With the start every new year comes the harshest months of the winter season. With the dip in temperatures as we welcome in 2019 the season brings along with it scarves, hot chocolate, bonfires, snow, and even…shrinkage? When referring to your wood floors it is a word that no one wants to hear, but most have experienced.
The Effect of Winter
Why is it that wood flooring reacts to the colder temperatures? Even though wood floors are no longer living trees, the flooring reacts to temperature and humidity changes inside your space as if it were alive. Just as your skin reacts to low humidity, so does wood flooring.
The best way to ensure your wood floor has the best and most stable lifecycle is to allow the wood to acclimate to the space before installation as well as maintaining a controlled humidity and temperature throughout the lifetime of the floor. However, as we know, during the winter months when the temperatures dip below the freezing point, heaters become a necessity to working and living in a comfortable state. This usage of heaters mixed with the natural lower relative humidity of the colder temperatures often can cause shrinkage and cracks in wood floors as well as dry cupping.
Controlling the humidity of your space, especially during the drastic change in climate in the winter, is vital to the life and appearance of your wood flooring. Each wood species has a different tolerance for changes in humidity due to their stability, as shown on the chart below:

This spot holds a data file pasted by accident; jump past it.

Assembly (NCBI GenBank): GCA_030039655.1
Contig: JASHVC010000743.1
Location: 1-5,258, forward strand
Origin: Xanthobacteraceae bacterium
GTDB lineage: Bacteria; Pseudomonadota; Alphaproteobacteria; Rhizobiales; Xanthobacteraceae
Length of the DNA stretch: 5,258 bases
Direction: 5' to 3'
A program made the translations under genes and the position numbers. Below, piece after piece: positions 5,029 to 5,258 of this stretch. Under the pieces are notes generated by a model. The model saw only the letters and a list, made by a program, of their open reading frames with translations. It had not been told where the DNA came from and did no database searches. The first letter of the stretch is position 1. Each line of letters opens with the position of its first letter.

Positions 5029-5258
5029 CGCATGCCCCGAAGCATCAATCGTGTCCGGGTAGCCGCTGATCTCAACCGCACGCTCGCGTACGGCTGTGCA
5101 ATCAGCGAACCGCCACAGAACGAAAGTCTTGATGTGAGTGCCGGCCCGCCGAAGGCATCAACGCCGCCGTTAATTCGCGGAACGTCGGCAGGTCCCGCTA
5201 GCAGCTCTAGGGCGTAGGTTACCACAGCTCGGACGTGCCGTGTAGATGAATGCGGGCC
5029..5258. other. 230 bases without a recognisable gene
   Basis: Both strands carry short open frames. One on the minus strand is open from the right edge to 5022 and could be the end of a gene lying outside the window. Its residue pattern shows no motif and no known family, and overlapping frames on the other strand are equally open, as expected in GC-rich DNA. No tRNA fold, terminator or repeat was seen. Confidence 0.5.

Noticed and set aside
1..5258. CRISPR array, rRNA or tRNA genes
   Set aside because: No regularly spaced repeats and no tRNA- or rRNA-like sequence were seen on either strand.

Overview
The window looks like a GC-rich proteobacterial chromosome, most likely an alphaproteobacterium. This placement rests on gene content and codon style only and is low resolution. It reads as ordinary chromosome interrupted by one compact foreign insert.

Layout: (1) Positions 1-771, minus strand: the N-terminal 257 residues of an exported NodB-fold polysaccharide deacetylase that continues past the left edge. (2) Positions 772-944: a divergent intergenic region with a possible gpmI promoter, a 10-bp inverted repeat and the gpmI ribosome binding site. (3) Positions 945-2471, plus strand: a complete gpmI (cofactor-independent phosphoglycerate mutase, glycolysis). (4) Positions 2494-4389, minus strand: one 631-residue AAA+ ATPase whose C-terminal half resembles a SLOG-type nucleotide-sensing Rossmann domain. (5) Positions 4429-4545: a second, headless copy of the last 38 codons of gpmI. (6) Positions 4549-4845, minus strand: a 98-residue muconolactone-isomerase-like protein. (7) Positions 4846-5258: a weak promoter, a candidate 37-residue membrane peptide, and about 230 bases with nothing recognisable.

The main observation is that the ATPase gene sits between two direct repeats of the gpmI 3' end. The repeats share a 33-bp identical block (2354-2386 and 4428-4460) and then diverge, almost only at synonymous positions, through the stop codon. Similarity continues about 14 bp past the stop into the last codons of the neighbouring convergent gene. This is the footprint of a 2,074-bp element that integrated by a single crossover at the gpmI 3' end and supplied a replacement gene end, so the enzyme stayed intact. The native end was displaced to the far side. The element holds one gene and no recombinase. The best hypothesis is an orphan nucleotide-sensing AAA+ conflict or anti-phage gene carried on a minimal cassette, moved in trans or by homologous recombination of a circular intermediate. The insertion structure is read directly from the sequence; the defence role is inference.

These various levels of stability of each species give you an idea of how they will react to the drastic changes in temperature and humidity. One other method to ensure the wood flooring on your project combats the changing temperatures is to always make sure you maintain your temperature and humidity levels in your space to stay within the designated yellow highlighted area shown on the chart below:
Monitoring of the HVAC system, as well as the possible use of humidifiers, can assist in keeping the space climatized. While wood will still expand and contract due to changing climate throughout the winter season, understanding the species and keeping the climate relatively controlled in your space will lead to the best results for your wood flooring.
The Return to Normalcy
In the end, wood is a natural product that will continue to breathe throughout the life of the floor as it did when it was a tree. Despite the harsh winter months bringing about the possibility of shrinkage and dry cupping, it is best to always remember that when spring does arrive and the relative humidity readings return to a higher percentage that wood will react accordingly and expand back down to what it once was.